When Patrick Saunders, Douglas Davis, and John Comfort joined the Princeton University men’s basketball team in 2008, they found a program in transition.
The Tigers went 6-23 the year before they trio arrived and then improved to 13-14 in their freshman seasons.
For Saunders, the lessons learned that freshman year laid the foundation for the success to come as the Tigers have regained their status as an Ivy League title contender.
“When we were freshmen, we had good upperclassmen to look up to, guys like Marcus Schroeder and Zach Finley,” said Saunders, a two-time team captain who will be looking to keep winning as the Tigers compete in the College Basketball Invitational (CBI) where they were slated to play at Evansville on March 13 in first round action.
“So I think it started there and they just taught us how to really play hard and to give everything you have got in every practice and game. I think it was just a continual thing of bringing a culture of hard work.”
That work ethic was on display last week as Princeton beat Penn 62-52 before a crowd of 3,590 at Jadwin Gym on Senior Night for the trio of Saunders, Davis, and Comfort to end the regular season at 19-11 overall and 10-4 in Ivy League play.
Even though the Tigers entered the March 6 contest having been eliminated from this year’s Ivy title race, they were determined to give the Quakers a battle as the latter needed a win to force a title playoff game with Harvard.
In the view of Davis, Princeton had plenty to play for in the latest installment of its bitter rivalry with the Quakers.
“Every time you step on the floor you are trying to win,” said Davis, a former Hun School standout who has helped Princeton go 66-27 over the last three seasons with an Ivy League title and three postseason appearances in that stretch.
“I wasn’t going to feel right to let Penn share the Ivy League title and winning it on our home court. Our rivalry with Penn goes way back. Harvard is good but our rivalry is with Penn. Harvard won the Ivy but Penn wasn’t going to win it on our court.”
Princeton head coach Mitch Henderson liked the way his seniors rose to the occasion in their regular season finale.
“Any time you can get your seniors to play like that, it is very special,” asserted Henderson, who got 12 points from Davis and 10 points from Saunders with junior star Ian Hummer leading the way as he contributed 18 points, 10 rebounds, and four assists.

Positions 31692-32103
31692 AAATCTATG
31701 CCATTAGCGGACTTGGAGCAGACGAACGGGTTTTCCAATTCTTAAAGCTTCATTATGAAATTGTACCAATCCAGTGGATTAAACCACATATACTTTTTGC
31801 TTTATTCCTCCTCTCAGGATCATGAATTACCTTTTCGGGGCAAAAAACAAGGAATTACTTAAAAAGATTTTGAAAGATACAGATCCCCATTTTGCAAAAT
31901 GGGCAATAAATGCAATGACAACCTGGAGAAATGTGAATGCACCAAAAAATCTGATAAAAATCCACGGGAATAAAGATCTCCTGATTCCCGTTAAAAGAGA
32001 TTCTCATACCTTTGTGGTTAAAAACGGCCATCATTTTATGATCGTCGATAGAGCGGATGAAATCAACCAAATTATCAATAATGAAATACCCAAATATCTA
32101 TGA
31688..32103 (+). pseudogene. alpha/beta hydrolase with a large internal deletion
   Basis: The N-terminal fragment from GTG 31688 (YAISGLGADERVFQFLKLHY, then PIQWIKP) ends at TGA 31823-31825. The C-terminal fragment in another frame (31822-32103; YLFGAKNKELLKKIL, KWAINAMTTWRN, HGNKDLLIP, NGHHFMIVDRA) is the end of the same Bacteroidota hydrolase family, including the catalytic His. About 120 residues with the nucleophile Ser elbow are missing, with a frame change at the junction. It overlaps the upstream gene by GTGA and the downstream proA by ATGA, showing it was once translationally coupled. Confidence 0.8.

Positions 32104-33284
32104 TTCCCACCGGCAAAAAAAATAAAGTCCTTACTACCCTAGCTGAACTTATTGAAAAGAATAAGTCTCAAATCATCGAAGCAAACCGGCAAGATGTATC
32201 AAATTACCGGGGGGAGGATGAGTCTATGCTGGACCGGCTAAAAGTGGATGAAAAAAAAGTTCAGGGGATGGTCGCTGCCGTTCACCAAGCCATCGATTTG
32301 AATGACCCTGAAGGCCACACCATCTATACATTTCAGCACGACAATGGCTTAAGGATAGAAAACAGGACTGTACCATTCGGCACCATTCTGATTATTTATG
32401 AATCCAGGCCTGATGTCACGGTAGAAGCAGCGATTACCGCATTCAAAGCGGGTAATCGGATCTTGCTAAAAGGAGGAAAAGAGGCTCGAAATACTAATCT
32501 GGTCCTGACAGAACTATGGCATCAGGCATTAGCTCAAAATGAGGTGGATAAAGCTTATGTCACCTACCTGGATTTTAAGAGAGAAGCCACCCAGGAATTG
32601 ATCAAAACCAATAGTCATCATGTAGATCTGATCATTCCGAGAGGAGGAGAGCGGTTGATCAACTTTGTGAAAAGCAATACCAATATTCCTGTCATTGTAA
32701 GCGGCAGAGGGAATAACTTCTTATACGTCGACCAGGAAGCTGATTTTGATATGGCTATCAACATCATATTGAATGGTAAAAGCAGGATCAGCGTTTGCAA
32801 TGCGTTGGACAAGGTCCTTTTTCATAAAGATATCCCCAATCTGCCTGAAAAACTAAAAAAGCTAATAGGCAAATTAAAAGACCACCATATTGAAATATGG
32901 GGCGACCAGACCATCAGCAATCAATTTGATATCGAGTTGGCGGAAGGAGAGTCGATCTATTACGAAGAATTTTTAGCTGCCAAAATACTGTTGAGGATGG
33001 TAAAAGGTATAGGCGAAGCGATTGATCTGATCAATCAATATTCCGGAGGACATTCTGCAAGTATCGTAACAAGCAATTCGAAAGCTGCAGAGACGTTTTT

“I thought Doug was good on [Zack] Rosen. It is a good group. I feel fortunate I could coach a team with seniors like this.”
It was a good feeling for Princeton to beat Penn and thwart its title shot.
“I think when Penn is good, it is good for us,” added Henderson, a 1998 Princeton alum and former Tiger star guard.
“Beating your travel partner and rival has always meant a lot to me. I think it means a lot to these guys too. It is a special game. I have always thought it was a special rivalry and I think it still is, I hope it continues.”
The Tigers are hoping to continue their strong play in the CBI. “These guys are really enjoying playing with each other; they are making each other better,” said Henderson, whose team won eight of its last nine regular season contests.
Davis, for his part, has enjoyed seeing how far the program has come in his four years.
“It just took a lot of hard work,” said Davis, a second-team All-Ivy performer this season who is third on the Princeton scoring list with 1,499 points.
“We all came from schools that won in high school so we wanted to have that translate at the college level and I feel that the upperclassmen really helped mold us into good college players. We were fortunate enough to turn this thing around. It wasn’t just this class, it was the class before us and the guys under us as well.”